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Primordial dry ice fuels comet jets

Images from the November 4 Comet 103P/Hartley flyby show spectacular jets of gas and particles bursting from many distinct spots on the surface of the comet.

One of the biggest comet findings coming out of the amazing images and data taken by the University of Maryland-led EPOXI mission as it zipped past Comet 103P/Hartley last week is that dry ice is the ‘jet’ fuel for this comet and perhaps many others.

Images from the flyby show spectacular jets of gas and particles bursting from many distinct spots on the surface of the comet. This is the first time images of a comet have been sharp enough to allow scientists to link jets of dust and gas with specific surface features. Analysis of the spectral signatures of the materials coming from the jets shows primarily carbon dioxide (CO2) gas and particles of dust and ice.

“Previously it was thought that water vapor from water ice was the propulsive force behind jets of material coming off of the body, or nucleus, of comet,” said University of Maryland astronomy professor Jessica Sunshine, who is deputy principal investigator for the EPOXI mission. “We now have unambiguous evidence that solar heating of subsurface frozen carbon dioxide (dry ice) directly to a gas, a process known as sublimation, is powering the many jets of material coming from the comet. This is a finding that only could have been made by traveling to a comet, because ground-based telescopes can’t detect CO2 and current space telescopes aren’t tuned to look for this gas.”

Sunshine and other members of the EPOXI science team are meeting all this week at the University of Maryland to analyze the very large amount of data from the closest approach, and new data continues to come down at a rate of some 2,000 images each day.

The Deep Impact spacecraft that flew past Comet Hartley  has three instruments — two telescopes with digital color cameras and an infrared spectrometer. The spectrometer measures the absorption, emission and reflection of light (spectroscopic signature) that is unique to each molecular compound. This allows Maryland scientists to determine the composition of the material in the jets and on the comet’s surface. They have found that water and carbon dioxide dominate the infrared spectrum of Comet Hartley’s environment and that organics, including methanol, are present at lower levels.

This is no surprise to scientists. But what is surprising is that there is a lot more carbon dioxide escaping this comet than expected.

“The distribution of carbon dioxide and dust around the nucleus is much different than the water distribution, and that tells us that the carbon dioxide rather than water takes dust grains with it into the coma as it leaves the nucleus,” said assistant research scientist Lori Feaga. “The dry ice that is producing the CO2 jets on this comet has probably been frozen inside it since the formation of the solar system.”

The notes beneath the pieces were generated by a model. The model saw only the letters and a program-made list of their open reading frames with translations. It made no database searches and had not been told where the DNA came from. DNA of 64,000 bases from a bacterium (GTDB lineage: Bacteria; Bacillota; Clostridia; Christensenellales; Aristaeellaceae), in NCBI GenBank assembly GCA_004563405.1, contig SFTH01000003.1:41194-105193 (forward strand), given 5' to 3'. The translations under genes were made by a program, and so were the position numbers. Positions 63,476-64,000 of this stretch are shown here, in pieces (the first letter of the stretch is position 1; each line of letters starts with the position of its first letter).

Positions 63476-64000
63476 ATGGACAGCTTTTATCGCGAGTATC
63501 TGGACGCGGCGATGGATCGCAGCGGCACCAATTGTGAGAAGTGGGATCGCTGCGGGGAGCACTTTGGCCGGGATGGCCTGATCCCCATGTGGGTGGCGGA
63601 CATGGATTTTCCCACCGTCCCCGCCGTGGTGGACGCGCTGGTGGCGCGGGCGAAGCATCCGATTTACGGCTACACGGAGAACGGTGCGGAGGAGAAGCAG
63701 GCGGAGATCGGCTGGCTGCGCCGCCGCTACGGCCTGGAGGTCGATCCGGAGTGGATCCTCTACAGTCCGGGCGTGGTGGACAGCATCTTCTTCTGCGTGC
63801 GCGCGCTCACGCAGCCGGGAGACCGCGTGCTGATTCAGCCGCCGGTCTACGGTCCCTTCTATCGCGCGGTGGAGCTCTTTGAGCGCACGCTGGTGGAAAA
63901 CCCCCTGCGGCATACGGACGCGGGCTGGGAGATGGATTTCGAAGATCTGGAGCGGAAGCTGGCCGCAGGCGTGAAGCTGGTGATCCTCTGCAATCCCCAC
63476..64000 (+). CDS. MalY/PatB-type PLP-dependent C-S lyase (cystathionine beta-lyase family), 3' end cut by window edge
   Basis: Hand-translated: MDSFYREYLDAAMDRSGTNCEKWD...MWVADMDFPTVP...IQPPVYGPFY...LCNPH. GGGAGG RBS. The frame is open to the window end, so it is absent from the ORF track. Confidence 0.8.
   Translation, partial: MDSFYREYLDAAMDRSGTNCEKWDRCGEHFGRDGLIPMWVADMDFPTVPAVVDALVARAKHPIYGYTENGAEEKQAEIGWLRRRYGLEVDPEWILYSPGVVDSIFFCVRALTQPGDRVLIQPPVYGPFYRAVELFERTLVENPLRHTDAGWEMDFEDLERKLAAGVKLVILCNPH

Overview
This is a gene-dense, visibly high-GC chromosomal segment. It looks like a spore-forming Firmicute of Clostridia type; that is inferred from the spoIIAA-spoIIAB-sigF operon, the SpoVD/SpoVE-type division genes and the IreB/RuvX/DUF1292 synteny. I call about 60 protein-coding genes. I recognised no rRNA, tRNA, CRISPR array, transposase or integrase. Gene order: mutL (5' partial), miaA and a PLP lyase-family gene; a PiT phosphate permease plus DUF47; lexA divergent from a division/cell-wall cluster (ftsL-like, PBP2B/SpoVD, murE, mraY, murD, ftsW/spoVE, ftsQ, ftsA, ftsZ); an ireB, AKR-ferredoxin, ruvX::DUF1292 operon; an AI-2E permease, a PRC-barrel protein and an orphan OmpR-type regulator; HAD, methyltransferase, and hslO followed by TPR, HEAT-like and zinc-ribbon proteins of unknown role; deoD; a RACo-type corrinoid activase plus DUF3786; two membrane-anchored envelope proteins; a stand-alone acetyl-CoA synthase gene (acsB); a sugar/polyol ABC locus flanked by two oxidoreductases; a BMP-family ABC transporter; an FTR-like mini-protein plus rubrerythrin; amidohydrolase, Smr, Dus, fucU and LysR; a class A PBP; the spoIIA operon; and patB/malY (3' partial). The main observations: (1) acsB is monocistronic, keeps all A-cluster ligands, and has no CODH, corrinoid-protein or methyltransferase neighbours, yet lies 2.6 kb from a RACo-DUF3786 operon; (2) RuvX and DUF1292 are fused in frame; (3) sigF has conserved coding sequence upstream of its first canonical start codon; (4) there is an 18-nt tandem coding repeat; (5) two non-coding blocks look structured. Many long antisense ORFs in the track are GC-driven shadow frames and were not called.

From Deep Impact to Hartley 2
According to University of Maryland research zcientist Tony Farnham, findings from the team’s 2005 Deep Impact mission to Comet Tempel 1, though less conclusive, nonetheless indicate that the 103P/Hartley findings that super-volatiles (CO2) and not water drive the activity probably are a common characteristic of comets. “Tempel 1 was most active before perihelion when its southern hemisphere, the hemisphere that appeared to be enhanced in CO2, was exposed to sunlight,” said Farnham, a member of both the Deep Impact and EPOXI science teams. “Unlike our Hartley encounter, during the flyby with Tempel 1, we were unable to directly trace the CO2 to the surface because the pole was in darkness during encounter.”

The Maryland scientists devised the plan to reuse the Deep Impact spacecraft and travel to a second comet in order to learn more about the diversity of comets and the processes that govern them. This became the EPOXI mission on which the spacecraft has flown to Comet 103P/Hartley.

The spacecraft’s images show that Hartley has an elongated nucleus, 1.2 miles (2 kilometers) in length and 0.2 mile (0.4 km) wide at the narrow neck. Hartley is only the fifth cometary nucleus ever seen and exhibits similarities and differences to the bodies or nuclei of other comets.

Mission principal investigator and science team leader Michael A’Hearn, a University of Maryland professor of astronomy, said the mission has provided, and continues to provide, a tremendous wealth of data about Comet 103P/Hartley, and the team expects to announce more science findings in the coming weeks.

Comet Hartley's carbon dioxide jets